"Nearly 150 years before the landmark case of Loving v. Virginia (1967), an interracial marriage between a Cherokee student and the daughter of a powerful white family divided the Northwest Corner of Connecticut." - Sharon Historical Society
The American Board of Commissioners for Foreign Missions out of Boston, caught up in the spirit of religious revival unleashed by the Second Great Awakening, founded the Foreign Mission School in Cornwall in 1817. There, over 100 Native American, Chinese, Native Hawaiians and some non-English speaking whites, were trained to bring Christianity back to their communities. Within ten years, however, racial tensions unleashed by the courtship between a Native American student and a white woman from Cornwall brought the school to a violent end. Linus Barnes will explore the hopes that led to the establishment of the Foreign Mission School, the great divide it opened in the town, and its complicated legacy.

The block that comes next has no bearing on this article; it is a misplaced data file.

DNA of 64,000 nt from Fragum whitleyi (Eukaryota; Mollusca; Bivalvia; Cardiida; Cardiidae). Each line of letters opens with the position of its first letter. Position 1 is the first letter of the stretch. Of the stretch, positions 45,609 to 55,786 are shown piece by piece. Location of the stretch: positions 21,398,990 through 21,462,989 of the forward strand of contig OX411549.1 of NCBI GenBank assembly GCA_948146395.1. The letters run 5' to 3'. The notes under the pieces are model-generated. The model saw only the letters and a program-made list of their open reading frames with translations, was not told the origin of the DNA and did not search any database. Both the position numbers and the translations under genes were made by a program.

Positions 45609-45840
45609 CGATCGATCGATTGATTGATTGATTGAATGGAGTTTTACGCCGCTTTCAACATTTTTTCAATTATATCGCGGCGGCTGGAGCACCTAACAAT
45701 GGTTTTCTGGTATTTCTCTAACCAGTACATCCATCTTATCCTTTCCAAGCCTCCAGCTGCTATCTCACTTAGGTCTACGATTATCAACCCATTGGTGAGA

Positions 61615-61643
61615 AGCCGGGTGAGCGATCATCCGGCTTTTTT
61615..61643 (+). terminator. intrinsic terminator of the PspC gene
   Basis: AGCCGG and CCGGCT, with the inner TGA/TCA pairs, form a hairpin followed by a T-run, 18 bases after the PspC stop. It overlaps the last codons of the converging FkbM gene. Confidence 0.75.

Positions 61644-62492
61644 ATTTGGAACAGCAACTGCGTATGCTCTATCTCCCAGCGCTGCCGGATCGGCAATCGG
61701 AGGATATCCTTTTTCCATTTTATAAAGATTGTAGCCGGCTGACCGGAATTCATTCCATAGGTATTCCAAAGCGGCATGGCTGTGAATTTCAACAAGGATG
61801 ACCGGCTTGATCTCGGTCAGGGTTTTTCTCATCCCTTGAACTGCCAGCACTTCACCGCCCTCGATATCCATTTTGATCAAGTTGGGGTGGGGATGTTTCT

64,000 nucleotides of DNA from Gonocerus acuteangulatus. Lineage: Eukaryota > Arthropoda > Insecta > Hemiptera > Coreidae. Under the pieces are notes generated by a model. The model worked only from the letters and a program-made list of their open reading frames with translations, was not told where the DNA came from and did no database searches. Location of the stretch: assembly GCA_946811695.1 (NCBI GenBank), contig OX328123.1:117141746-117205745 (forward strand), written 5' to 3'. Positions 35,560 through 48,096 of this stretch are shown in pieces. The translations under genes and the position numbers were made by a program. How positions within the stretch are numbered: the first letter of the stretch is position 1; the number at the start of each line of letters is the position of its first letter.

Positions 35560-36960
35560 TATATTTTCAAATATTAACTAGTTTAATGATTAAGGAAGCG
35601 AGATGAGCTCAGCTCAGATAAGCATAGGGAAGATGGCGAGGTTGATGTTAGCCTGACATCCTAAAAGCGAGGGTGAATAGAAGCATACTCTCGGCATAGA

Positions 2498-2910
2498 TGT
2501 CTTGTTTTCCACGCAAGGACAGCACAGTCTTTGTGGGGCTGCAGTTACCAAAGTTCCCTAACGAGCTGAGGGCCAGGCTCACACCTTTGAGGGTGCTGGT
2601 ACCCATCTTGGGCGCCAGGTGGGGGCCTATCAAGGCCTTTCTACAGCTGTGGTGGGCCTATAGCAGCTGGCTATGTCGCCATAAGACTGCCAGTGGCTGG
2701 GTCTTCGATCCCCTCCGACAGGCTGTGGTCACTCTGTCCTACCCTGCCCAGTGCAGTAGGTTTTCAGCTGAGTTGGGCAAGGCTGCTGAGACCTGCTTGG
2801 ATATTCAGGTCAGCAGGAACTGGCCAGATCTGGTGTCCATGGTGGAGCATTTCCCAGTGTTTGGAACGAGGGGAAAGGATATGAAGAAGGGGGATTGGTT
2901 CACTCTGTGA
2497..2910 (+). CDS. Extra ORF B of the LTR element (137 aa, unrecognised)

Linus Barnes is a member of the Class of 2023 at Housatonic Valley Regional High School in Falls Village, CT, and an intern at the Sharon Historical Society. He will attend Vassar College in the fall.